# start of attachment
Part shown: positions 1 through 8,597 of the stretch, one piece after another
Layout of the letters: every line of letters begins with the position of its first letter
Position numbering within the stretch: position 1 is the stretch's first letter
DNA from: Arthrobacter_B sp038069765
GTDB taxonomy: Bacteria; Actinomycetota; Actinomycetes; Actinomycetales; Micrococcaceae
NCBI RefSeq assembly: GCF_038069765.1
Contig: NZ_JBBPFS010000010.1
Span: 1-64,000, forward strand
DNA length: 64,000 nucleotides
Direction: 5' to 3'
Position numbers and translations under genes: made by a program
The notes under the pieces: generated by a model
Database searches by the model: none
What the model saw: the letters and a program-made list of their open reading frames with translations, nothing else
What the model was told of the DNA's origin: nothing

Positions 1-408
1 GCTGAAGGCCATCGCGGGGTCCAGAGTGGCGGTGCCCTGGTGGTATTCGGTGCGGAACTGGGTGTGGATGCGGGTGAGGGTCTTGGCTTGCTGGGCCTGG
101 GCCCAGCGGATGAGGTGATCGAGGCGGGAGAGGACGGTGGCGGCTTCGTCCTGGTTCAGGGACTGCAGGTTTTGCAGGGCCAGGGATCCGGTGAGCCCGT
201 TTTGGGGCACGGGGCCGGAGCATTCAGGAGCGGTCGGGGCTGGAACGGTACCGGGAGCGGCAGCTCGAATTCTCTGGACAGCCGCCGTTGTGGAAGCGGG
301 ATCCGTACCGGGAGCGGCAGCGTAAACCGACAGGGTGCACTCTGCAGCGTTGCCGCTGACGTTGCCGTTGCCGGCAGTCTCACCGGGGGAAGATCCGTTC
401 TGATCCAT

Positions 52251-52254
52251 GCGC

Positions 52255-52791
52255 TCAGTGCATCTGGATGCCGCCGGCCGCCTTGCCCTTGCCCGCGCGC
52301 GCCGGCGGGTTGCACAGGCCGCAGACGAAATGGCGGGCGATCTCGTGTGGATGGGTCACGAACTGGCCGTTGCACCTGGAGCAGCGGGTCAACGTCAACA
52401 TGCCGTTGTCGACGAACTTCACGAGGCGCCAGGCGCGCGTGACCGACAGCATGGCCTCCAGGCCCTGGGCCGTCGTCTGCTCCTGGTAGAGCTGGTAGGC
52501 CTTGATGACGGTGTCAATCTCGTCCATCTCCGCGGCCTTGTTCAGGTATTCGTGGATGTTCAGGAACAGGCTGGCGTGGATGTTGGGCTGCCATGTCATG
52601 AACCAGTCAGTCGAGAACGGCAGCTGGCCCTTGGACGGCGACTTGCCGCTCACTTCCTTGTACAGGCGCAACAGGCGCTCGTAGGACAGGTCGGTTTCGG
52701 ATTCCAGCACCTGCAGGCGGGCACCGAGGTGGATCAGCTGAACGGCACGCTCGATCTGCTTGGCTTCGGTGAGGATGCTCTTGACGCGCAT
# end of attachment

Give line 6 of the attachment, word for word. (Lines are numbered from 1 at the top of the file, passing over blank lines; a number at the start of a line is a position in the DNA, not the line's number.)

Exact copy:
NCBI RefSeq assembly: GCF_038069765.1